Updates to satellite data show that California's Sacramento and San Joaquin River basins are at near decade-low water storage levels. These and other findings on the State's dwindling water resources were documented in an advisory report released today from the UC Center for Hydrologic Modeling (UCCHM) at the University of California, Irvine.
Responding to Governor Jerry Brown's recent declaration of a drought emergency in California, a team of UCCHM researchers has updated its research on the state's two largest river basins, and the source of most its water. The region also encompasses the Central Valley, the most productive agriculture region in the country. The Central Valley depends entirely on the surface and groundwater resources within the river basins to meet its irrigation needs and to produce food for the nation.
Using satellite data from NASA's Gravity Recovery and Climate Experiment (GRACE) mission, the researchers, led by UCCHM Director and UC Irvine Professor Jay Famiglietti, found that as of November 2013, total water storage in the river basins -- the combination of all of the snow, surface water, soil moisture and groundwater, and an integrated measure of basin-wide water availability -- had declined to its lowest point in nearly a decade. GRACE data for the record-dry 2013-2014 winter months were not yet available for analysis.
The data show particularly steep water losses between November 2011 and November 2013, the early phase of the current drought. Famiglietti and fellow UCCHM researchers estimate that the basins have already lost 10 cubic kilometers of fresh water in each of the last two years -- equivalent to virtually all of California's urban and household water use each year. "That's the steepest decline in total water storage that we've seen in California since the GRACE mission was launched in 2002," Famiglietti said.
The researchers noted that snowpack, surface water and soil moisture storage in the river basins were all at their lowest points in nearly a decade, illustrating a growing threat to groundwater supplies in the Central Valley, and highlighting the urgent need to manage them sustainably. Groundwater is typically viewed as a strategic reserve that supplements sparse surface water supplies in times of drought.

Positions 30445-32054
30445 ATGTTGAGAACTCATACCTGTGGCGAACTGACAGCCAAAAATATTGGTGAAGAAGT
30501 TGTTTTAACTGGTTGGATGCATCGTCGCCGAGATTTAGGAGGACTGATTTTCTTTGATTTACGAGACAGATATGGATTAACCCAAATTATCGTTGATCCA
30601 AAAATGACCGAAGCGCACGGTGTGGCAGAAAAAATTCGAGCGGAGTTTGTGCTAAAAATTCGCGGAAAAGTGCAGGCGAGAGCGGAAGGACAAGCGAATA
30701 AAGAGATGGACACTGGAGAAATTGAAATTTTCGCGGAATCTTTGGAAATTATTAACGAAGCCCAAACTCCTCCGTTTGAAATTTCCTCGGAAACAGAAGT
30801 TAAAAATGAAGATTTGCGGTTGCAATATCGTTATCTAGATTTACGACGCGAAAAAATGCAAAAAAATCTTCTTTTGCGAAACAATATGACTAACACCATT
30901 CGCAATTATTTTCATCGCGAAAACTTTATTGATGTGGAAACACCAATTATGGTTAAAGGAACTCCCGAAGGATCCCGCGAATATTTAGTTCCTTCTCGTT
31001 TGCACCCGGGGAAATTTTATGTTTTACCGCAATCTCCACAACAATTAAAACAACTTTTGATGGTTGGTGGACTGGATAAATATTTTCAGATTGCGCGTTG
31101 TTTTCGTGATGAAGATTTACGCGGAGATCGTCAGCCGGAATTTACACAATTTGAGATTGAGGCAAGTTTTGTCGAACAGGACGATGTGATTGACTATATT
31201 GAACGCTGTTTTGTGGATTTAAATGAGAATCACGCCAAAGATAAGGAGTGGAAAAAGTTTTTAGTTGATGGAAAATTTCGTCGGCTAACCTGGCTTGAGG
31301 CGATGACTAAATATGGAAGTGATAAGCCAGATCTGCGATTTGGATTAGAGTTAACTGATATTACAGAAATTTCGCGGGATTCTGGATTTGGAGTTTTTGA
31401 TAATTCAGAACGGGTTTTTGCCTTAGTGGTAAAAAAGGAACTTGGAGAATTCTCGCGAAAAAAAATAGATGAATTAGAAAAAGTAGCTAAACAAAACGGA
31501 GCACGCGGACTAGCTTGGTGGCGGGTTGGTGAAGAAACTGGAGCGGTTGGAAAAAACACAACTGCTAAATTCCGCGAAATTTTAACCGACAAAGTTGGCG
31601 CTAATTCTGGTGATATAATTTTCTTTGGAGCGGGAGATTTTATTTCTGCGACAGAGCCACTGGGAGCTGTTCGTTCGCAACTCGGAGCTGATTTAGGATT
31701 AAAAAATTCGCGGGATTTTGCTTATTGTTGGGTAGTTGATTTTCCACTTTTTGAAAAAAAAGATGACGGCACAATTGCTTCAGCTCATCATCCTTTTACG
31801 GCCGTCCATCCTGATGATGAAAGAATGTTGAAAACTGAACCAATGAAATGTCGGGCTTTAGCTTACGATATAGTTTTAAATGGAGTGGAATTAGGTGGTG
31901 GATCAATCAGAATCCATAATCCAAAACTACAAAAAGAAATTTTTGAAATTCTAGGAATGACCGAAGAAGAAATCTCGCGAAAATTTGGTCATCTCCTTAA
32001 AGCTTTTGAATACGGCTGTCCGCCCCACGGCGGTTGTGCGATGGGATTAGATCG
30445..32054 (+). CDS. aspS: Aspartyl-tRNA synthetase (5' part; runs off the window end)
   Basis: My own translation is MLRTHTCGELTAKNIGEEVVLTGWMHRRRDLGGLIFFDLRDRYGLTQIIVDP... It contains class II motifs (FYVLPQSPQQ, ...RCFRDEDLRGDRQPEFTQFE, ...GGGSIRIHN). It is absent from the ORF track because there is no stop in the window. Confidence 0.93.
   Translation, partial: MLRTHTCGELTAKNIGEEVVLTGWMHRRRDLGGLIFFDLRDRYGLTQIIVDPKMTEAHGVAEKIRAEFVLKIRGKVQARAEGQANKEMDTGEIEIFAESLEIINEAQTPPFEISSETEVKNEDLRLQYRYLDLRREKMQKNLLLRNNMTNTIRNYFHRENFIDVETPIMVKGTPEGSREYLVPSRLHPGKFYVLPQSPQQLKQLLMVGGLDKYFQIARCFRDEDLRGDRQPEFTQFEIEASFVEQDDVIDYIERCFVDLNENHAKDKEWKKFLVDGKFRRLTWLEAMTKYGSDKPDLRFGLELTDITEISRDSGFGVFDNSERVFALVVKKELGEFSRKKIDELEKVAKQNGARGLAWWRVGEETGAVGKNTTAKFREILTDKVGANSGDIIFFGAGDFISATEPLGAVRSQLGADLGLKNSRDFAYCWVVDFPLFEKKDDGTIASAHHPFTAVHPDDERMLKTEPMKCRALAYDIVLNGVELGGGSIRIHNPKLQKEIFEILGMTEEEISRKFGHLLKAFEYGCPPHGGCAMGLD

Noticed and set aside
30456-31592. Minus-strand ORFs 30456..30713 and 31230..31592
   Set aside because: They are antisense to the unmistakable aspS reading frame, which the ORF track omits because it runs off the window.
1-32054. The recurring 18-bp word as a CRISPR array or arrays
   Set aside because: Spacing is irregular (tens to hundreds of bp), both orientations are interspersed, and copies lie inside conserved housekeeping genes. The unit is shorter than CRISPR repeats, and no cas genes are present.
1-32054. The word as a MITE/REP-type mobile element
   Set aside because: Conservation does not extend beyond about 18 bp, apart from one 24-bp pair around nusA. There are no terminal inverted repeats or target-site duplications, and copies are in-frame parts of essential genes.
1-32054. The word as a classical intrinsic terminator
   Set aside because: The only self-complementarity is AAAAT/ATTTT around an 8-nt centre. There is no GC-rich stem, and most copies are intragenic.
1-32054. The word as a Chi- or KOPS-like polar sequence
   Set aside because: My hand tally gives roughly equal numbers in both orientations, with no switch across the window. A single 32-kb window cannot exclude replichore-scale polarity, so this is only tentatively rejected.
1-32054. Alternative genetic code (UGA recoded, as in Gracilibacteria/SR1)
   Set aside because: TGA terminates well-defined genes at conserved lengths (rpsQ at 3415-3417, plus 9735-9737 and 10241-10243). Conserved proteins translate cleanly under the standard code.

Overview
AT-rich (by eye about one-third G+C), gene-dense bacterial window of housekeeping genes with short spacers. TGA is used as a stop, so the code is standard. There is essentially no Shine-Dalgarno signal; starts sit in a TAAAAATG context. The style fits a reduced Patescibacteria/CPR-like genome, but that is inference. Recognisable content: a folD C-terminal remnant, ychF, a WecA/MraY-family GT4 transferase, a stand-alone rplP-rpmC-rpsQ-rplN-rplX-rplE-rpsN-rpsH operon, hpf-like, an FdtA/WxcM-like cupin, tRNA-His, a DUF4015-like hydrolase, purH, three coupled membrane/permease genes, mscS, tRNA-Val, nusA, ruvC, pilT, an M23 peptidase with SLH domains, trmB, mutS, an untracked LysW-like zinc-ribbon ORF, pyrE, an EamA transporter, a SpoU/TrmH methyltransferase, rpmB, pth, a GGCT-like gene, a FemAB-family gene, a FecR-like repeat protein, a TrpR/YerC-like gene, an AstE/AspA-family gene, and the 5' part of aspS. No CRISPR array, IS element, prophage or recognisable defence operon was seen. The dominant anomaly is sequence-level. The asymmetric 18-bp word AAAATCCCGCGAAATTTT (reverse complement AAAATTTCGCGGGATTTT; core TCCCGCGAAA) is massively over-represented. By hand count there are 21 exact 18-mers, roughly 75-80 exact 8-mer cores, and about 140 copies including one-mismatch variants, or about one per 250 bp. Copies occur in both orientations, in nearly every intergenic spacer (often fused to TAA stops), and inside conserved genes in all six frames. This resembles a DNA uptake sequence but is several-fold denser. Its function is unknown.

By combining their satellite-based estimates of 10 years (October 2003 -- November 2013) of Central Valley groundwater storage changes with long-term estimates of groundwater losses from the U. S. Geological Survey, the researchers noted that steep declines in groundwater storage are typical during droughts, when Central Valley farmers are forced to rely more heavily on groundwater to meet irrigation demands.
The advisory report underscores that the rates of declining groundwater storage during drought almost always outstrip rates of groundwater replenishment during wet periods, and raises fears about the impact of long-term groundwater depletion on sustaining a reliable water supply in the current, record-setting drought. The team's previous 2011 study estimated that the Central Valley lost 20 cubic kilometers of groundwater during the 2006-2010 drought.
Historically, drought conditions and groundwater depletion in the Central Valley are responsible for widespread land subsidence, reductions in planted acreage, higher food costs and ecological damage.
Famiglietti notes that if the drought continues "Central Valley groundwater levels will fall to all-time lows." Stephanie Castle, a UCCHM researcher who contributed to the report, believes that groundwater supplies should be more actively managed. Castle states that "the path of groundwater use that we are on threatens the sustainability of future water supplies for all Californians." She noted that several communities within the state are on track to run out of water within the next few months.
Download the report at http://www.ucchm.org/publications
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